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Blue-gum chalcid

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Formerly known as the Forest Research Institute, Scion has been a leader in research relating to forest health for over 50 years. The Rotorua-based Crown Research Institute continues to provide science that will protect all forests from damage caused by insect pests, pathogens and weeds. The information presented below arises from these research activities.

Forest and Timber Insects in New Zealand No. 15: Blue-gum Chalcid.

Insect: Ophelimus sp.* (Gahan) (Hymenoptera: Chalcidoidea: Eulophidae)

Based on J. Bain (1977)

* Formerly known as Rhicnopeltella eucalypti.  


Type of injury
The larvae of the blue-gum chalcid induce galls to form on twigs and leaves of the host (Fig. 1 and 2).

Eucalyptus globulus and other species of similar succulent growth are hosts to this chalcid.

This Australian insect occurs throughout New Zealand wherever the hosts are found.

Economic importance
The blue-gum chalcid is one of the most important pests on E. globulus in New Zealand. Repeated attack can lead to loss of foliage from terminal branches and even large limbs, and
possibly to the death of the tree.

Description, life history, and habits
The adult is a very small (1.0-1.5 mm long) black wasp. The larva is a minute, white, legless grub found within the galls on the host plant. There is generally believed to be one generation per year, with adults being found from December to February. However, Clark (1938) records two emergence periods, viz. December-January and June-July. Oviposition occurs soon after emergence. The eggs are laid singly in the young bark of the twigs, in the midribs of the leaves, or in the actual leaf blades. When the eggs are laid in the twigs or in the midribs of the leaves the developing larvae induce coalescing swellings, or galls, to form on the host plant tissue. After repeated attacks the young growth has a gnarled appearance. These galls can cause the twigs to split, destroying the cambium. When the eggs are laid in the leaf tissue, the resulting "pimple" galls are well separated from each other. The adults that emerge from the pimple galls are always much smaller than those that emerge from the twig galls.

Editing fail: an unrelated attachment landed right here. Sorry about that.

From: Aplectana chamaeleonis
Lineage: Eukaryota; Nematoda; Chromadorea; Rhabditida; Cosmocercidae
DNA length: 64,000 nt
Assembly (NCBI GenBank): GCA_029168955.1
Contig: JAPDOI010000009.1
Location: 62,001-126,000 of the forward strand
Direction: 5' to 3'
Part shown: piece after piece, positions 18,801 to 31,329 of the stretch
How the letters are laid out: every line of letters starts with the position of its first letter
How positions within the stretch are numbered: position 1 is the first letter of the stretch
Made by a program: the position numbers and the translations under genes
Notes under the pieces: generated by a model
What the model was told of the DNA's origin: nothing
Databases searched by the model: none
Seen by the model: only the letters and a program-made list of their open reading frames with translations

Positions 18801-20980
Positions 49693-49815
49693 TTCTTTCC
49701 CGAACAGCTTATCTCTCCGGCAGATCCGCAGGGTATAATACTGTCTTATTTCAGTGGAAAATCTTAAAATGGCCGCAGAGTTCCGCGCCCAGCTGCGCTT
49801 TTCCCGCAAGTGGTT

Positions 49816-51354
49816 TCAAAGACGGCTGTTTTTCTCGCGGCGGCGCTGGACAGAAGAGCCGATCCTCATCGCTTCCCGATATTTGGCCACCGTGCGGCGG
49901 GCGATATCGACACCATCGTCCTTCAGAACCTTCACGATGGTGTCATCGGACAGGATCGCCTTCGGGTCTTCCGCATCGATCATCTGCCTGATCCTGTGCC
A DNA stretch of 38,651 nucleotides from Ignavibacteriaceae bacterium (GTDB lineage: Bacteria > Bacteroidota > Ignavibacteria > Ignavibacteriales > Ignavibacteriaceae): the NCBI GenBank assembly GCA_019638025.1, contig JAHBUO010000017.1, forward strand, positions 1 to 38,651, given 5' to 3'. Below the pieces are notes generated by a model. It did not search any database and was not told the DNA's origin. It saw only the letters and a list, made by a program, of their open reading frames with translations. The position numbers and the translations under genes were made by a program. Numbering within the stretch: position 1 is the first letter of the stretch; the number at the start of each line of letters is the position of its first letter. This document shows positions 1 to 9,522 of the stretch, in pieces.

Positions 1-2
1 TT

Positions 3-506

The larvae pupate within the galls and the adults emerge through a tiny hole that they cut to the surface.

Control -
Control of this insect has not been attempted in New Zealand but should be feasible (if justified economically) with a systemic insecticide.

Bain. J. 1977: Rhicnopeltella eucalypti Gahan (Hymenoptera: Chalcidoidea: Eulophidae), Blue-gum Chalcid. New Zealand Forest Service, Forest and Timber Insects in New Zealand
No. 15.
Clark, A.F. 1938: A survey of the insect pests of eucalypts in New Zealand. New Zealand Journal of Science and Technology 19: 750-761.
Cottier, W. 1956: Insect Pests. Pp. 209-481 in Atkinson, J.1). et al. "Plant Protection in New Zealand". Government Printer, Wellington, New Zealand.
Miller, D. 1921: The gall chalcid of blue-gum. A preliminary note. New Zealand Journal of Agriculture 23: 282-283.
Valentine, E.W. 1970: A list of phytophagous Hymenoptera in New Zealand. New Zealand Entomologist 4 (4): 52-62.

Compiled: 1977, revised 2003

This information is intended for general interest only. It is not intended to be a substitute for specific specialist advice on any matter and should not be relied on for that purpose. Scion will not be liable for any direct, indirect, incidental, special, consequential or exemplary damages, loss of profits, or any other intangible losses that result from using the information provided on this site.
(Scion is the trading name of the New Zealand Forest Research Institute Limited.)


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